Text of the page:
The Instituto das Comunicações de Portugal (ICP) has requested the four licensed UMTS operators to present grounds for postponing the start date of this technology's commercial offer, as defended by these operators. At the same time, the Institute analysed a request from the UMTS operator Oniway for the assignment of DCS 1800 (GSM) frequencies. ICP has already informed the operator of the possible rejection of this request, due to lack of grounds in either the license held by the operator or the spectrum assignment rules for GSM services.
The Institute will also conduct a formal consultation to manufacturers regarding expected dates of supply of UMTS equipment in sufficient quantities to allow commercial operation of third generation services.
The decision on the need to postpone the start date will be taken after receipt of contributions from manufacturers and grounds from operators. In the meantime, operators continue to be bound by the conditions specified in the licenses, and specifically the date established therein: January 1, 2002.
Requests to postpone the start date of UMTS services were sent to ICP in June and July of this year. In these requests, the UMTS technology licensed operators expressed their concern with alleged delays in the provision of third generation terminals, as well as difficulties in stabilising the network "software", that made it impossible to offer services to the market within the established time scale.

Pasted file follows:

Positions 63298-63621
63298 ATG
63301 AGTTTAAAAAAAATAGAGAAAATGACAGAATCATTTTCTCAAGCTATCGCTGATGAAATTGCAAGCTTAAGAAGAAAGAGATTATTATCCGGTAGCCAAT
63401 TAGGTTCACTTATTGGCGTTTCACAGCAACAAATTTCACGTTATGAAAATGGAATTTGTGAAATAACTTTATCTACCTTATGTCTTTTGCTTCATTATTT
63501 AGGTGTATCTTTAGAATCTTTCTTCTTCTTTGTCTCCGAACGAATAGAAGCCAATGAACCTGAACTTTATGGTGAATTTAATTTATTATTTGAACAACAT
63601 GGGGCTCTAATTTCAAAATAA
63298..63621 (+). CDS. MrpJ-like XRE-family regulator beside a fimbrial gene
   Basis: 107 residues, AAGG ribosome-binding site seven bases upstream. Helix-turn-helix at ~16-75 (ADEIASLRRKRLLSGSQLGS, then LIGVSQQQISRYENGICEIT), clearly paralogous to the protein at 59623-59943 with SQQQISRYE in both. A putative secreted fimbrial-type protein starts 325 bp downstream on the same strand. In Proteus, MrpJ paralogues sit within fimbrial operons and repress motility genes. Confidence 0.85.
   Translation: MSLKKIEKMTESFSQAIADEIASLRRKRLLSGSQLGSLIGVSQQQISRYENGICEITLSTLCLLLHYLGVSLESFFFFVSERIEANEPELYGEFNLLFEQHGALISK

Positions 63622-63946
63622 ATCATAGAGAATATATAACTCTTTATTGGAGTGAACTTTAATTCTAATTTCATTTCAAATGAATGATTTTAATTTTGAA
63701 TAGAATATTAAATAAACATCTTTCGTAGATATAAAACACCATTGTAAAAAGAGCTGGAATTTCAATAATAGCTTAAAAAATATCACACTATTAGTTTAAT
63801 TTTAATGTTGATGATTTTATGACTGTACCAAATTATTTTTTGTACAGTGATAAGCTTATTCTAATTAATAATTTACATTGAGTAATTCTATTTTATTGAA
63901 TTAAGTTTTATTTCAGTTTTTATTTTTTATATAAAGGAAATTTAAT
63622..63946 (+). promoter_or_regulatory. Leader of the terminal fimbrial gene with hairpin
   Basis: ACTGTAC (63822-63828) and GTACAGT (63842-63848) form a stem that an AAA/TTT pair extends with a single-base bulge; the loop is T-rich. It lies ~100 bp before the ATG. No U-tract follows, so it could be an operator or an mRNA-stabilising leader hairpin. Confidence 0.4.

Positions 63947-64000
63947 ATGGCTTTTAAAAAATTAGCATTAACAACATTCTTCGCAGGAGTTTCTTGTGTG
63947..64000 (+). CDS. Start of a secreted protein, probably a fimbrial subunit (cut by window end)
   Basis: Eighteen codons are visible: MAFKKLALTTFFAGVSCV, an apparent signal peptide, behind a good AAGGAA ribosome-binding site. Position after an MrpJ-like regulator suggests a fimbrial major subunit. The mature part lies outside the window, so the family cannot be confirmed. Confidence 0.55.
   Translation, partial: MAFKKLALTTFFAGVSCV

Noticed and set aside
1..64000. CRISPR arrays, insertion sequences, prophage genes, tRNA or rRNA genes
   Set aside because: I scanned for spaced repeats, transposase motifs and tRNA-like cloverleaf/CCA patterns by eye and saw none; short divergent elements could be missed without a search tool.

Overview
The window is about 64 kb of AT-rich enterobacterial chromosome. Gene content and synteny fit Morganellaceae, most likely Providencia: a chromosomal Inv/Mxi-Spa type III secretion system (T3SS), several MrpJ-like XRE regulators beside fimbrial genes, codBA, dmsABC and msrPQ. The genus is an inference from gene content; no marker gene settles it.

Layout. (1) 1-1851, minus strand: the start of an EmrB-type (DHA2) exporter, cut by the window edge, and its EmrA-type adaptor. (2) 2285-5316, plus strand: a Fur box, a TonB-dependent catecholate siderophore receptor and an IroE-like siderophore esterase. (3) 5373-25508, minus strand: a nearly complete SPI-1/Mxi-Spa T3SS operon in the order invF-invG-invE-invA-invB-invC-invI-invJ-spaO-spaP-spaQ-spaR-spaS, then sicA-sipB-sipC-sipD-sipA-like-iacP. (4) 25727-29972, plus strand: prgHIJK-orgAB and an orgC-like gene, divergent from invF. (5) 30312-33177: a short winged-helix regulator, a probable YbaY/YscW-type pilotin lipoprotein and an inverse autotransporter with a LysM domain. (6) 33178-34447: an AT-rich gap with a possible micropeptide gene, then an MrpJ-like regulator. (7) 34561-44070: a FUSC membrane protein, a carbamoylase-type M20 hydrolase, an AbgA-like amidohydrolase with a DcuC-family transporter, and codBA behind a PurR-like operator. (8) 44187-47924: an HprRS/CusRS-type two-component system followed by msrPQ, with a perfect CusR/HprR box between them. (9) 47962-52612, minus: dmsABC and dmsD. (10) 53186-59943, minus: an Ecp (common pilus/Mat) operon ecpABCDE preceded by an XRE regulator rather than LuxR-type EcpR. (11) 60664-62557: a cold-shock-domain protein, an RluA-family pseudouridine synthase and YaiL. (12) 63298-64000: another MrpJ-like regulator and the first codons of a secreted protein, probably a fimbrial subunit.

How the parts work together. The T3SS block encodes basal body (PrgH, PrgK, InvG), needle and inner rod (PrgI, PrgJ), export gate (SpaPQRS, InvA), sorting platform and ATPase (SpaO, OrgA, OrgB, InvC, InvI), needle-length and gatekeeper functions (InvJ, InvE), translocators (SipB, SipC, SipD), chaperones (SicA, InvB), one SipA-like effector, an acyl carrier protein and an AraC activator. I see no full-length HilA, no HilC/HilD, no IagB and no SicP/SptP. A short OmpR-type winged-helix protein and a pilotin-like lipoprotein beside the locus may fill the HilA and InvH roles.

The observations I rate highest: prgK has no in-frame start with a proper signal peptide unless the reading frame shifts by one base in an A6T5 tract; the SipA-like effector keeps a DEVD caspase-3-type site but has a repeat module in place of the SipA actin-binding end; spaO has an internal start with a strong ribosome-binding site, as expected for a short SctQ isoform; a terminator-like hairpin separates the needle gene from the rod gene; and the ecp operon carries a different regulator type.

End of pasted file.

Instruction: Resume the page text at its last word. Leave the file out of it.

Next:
Due to shortcomings in the justifications presented by the operators to ICP and the existence of divergences among these operators in what regards to the desirable postponement period, the Institute decided to request the UMTS technology licensed operators to submit due grounds considering the economic, technical and market assumptions that justify such a postponement.
At the same time the operator Oniway submitted to ICP a request for an extraordinary assignment of DCS 1800 (GSM) frequencies. In this request, the operator argued that it needed to establish its own network in zones of greatest traffic, in order to supply services using the GSM/GPRS technology.
ICP's likely decision, as already communicated to the interested party, is to reject the request from operator Oniway - holder of a UMTS license - because it does not comply with the GSM frequency assignment rules - i.e. public tender. The operator has ten working days to make a written statement on this matter.
It was also considered that there is a lack of well founded grounds for the assignment of a fourth GSM network, giving that several questions still need to be clarified regarding the availability of the radio-electric spectrum, which is a limited resource over the medium term.
Oniway also requested authorisation for using the networks of the three GSM operators, via national roaming, for the provision of GSM/GPRS services. The provision of roaming, it should be remembered, was one of the selection criteria of the UMTS public tender, to which the three GSM operators that have also been licensed for UMTS services agreed.
The concession of such roaming services is, however, foreseen within a scenario of the operation of UMTS networks. For this reason, ICP considered that it should not impose the provision of roaming on the three mobile operators prior to installation of the UMTS network that is subject to the license assigned to Oniway. Nonetheless, the Institute would not oppose to the establishment of agreements, in a climate of freedom of negotiation, between Oniway and any of the GSM operators.
In order to minimise the effects of the possible lack of availability of UMTS technology equipment within due time, ICP will conduct analysis of the concept and necessary conditions for the exercise of the activity of Mobile Virtual Nertwork Operator (MVNO).
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